By Margaret A. Wissman, DVM, DABVP
What is best way to get rid of mites on my son’s snake? A pet store owner said to soak the snake in water for a couple of days.
I am so glad that you wrote in and questioned the advice given to you, as soaking a snake for “a couple of days” would result in either a drowned snake and/or a very chilled, water-logged snake that probably still would have mites on its high and dry parts (ie. the head!)
Mites are a common problem in snakes and can be responsible for transmitting bacteria, blood parasites and maybe even viruses, between herps. They drain the liquid portion of the blood (serum) and cause intense discomfort to the snake. They can weaken the snake over time, making it prone to secondary infections, generalized ill health and even death due to severe infestation. Mites can cause dysecdysis (difficulty in shedding) as well.
There are several ways to attempt eradication of mites from snakes. The best way would be to take your snake in to see a herp veterinarian who can prescribe an appropriate medication, based on your snake’s precise body weight. In addition to giving your snake a safe and appropriate medication, such as ivermectin, that will kill mites on the snake, you will also need to thoroughly clean and use appropriate insecticide spray or powder in your snake’s habitat, or the chance of the mites recurring will be high. Ivermectin cannot be used in indigo snakes, and the rare unusual reaction to ivermectin can occur in other species, so this medication should always be administered by a knowledgeable herp vet.
Sprays containing pyrethroid insecticides are often the most effective way to eradicate mites. However, there is a fine line between effective treatment and an overdose causing toxicosis. There are several commercially available sprays for herps. However, I recommend that you consult a herp vet for the best chance of eradicating the mites safely.
The mites do not lay their eggs on the snake, so the entire cage, inside and out, as well as the area around the cage, must be cleaned with warm, soapy water and then thoroughly rinsed. Mites tend to be found in the cracks and seams of the cage, which is where they are most likely to lay their eggs. Water bowls, rocks, hide boxes, branches and any other cage equipment must also be removed and thoroughly washed and cleaned. Any wooden branches or boxes should probably be tossed out, as the mites can lay eggs in cracks and crevasses. It is possible to bake wood in the oven to kill mites and eggs, but it would be best to discard wooden items to prevent re-infestation. Once the cage and equipment are clean and dry, you can spray thoroughly with a dilute pyrethroid spray, then allow everything to air dry again. Use newspaper or paper towels in the bottom of the cage for the time being.
Next, the snake can be sprayed with a herp-safe mite spray. You must gently wipe the spray around the eyes and labial pits (if present), being careful to avoid getting the liquid in the mouth. Blot off excess spray and then put the snake back into its cleaned and de-mited cage. Make sure the cage is well-aired out, as the fumes can be quite toxic to the snake.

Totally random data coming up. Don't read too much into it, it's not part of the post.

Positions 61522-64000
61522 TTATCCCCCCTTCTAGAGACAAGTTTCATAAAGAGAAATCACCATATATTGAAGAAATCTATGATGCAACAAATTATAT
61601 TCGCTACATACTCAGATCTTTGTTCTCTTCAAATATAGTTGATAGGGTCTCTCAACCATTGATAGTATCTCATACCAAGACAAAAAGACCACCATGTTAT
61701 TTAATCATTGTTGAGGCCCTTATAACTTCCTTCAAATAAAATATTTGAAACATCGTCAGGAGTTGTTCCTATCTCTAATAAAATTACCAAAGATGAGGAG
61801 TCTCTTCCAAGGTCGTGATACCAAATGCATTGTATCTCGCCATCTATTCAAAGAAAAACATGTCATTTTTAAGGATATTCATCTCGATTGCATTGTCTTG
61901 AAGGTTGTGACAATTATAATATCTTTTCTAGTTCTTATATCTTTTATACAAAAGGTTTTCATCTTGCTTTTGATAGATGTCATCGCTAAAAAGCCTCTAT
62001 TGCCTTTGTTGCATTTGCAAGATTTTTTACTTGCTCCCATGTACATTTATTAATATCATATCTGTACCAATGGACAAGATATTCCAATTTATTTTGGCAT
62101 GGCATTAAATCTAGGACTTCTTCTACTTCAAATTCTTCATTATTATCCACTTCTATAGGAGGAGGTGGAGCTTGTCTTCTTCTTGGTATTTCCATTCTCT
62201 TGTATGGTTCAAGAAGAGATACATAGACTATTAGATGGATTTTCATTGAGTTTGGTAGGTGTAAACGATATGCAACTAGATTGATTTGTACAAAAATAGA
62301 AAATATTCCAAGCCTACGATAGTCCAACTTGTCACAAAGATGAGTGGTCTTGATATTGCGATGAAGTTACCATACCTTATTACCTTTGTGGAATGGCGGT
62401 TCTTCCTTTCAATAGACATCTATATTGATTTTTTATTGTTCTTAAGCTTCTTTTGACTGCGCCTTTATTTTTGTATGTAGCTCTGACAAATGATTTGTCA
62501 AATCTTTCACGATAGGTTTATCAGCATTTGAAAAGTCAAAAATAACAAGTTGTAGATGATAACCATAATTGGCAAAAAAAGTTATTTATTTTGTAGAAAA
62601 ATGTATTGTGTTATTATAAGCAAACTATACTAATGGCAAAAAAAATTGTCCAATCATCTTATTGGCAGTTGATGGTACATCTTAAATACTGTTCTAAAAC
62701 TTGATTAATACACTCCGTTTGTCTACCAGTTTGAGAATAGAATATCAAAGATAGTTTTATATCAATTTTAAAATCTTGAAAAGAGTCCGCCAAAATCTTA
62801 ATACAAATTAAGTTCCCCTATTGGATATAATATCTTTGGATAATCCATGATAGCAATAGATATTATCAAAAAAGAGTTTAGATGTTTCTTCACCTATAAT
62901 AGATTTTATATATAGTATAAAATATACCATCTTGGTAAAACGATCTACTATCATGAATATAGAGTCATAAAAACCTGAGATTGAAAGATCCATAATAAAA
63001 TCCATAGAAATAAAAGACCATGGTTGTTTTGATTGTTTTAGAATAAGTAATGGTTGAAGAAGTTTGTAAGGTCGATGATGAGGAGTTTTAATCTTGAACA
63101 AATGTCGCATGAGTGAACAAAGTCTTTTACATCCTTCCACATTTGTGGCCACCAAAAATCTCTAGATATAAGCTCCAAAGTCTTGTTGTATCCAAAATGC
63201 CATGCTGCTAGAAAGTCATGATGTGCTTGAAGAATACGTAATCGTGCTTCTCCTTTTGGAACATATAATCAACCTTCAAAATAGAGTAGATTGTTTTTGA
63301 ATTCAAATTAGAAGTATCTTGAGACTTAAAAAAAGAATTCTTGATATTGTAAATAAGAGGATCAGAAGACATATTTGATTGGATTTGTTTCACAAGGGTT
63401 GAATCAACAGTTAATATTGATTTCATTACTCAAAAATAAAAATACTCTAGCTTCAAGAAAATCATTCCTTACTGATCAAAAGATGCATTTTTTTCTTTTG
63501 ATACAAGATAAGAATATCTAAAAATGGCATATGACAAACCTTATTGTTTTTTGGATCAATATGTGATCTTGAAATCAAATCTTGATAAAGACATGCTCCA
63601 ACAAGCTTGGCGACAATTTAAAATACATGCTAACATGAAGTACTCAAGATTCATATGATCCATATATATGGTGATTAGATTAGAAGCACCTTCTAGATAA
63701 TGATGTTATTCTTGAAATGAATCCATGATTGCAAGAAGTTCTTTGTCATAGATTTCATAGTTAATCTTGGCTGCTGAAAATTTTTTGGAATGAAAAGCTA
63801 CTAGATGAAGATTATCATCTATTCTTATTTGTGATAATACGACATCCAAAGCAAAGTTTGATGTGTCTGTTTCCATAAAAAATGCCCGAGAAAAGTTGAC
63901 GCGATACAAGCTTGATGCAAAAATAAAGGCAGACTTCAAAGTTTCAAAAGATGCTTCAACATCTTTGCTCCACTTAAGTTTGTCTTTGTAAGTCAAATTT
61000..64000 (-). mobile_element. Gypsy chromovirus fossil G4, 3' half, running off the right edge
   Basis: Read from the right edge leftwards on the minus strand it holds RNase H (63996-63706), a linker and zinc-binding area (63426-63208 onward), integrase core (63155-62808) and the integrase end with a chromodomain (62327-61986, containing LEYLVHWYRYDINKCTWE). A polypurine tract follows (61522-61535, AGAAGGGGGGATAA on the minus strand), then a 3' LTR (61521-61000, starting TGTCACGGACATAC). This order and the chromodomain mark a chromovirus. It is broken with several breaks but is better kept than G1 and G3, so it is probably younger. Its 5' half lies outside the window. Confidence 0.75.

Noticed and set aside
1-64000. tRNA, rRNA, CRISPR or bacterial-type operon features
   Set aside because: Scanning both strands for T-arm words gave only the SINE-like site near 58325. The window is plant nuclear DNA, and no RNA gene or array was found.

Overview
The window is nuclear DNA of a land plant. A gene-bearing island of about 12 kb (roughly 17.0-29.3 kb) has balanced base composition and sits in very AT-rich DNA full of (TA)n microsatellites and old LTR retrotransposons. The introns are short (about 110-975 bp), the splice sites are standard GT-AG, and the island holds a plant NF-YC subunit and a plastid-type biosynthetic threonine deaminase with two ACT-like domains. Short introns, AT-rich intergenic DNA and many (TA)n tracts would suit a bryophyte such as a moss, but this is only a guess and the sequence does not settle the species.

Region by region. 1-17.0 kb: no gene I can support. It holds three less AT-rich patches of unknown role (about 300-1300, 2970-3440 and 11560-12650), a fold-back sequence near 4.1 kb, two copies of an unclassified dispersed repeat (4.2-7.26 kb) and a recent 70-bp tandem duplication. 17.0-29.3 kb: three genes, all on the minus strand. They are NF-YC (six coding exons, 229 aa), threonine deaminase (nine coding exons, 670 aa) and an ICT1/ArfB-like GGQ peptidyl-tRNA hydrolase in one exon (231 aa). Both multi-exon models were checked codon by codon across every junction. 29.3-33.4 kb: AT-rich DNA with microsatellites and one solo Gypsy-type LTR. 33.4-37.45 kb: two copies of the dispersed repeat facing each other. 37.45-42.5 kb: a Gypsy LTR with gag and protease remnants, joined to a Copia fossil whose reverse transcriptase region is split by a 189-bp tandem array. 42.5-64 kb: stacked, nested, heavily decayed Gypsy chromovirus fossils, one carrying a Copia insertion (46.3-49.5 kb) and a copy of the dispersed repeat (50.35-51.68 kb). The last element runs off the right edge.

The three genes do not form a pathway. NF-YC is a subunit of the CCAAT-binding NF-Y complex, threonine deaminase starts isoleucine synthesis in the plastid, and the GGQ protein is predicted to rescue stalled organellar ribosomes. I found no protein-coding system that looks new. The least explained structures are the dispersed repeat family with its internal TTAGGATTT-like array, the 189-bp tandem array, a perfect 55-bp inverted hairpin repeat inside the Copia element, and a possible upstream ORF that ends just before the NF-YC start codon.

Do not put a water bowl in the cage for a few days so the snake can’t wash off the mite spray. The snake will need to be treated at least three times, every two weeks. Don’t treat the snake if it is getting ready to shed, instead wait until after the shed.
Another method of eradicating mites from snakes involves the use of 5% SevinTM dust (carbaryl powder). The snake can be placed in a small container with a thin layer of the powder in the bottom for several hours, which will kill the mites on the snake. It is apparently not dangerous for a snake to inhale a small amount of the dust; however, this should be kept to a minimum by trying to prevent the snake from thrashing around in the powder. Once the dust bath has finished, the snake can be rinsed in a diluted ivermectin spray (this spray should be mixed up at the proper dilution by a herp vet familiar with this protocol). The cage, equipment, bowls and the area around the cage should also be thoroughly cleaned and sprayed with an effective mite spray to prevent re-infestation. Remember that wooden items are difficult to eradicate of mites and their eggs, so it is probably best to discard these items. I recommend that a herp vet supervise this protocol, as well.
Good luck with your son’s snake. I hope this helps you with your snake’s needs.
Margaret A. Wissman, DVM, DABVP has been an avian/exotic/herp animal veterinarian since 1981. She is a regular contributor to REPTILES magazine.
Need a Herp Vet?
If you are looking for a herp-knowledgeable veterinarian in your area, a good place to start is by checking the list of members on the Association of Reptilian and Amphibian Veterinarian (ARAV) web site at www.arav.com. Look for DVMs who appear to maintain actual veterinary offices that you could contact.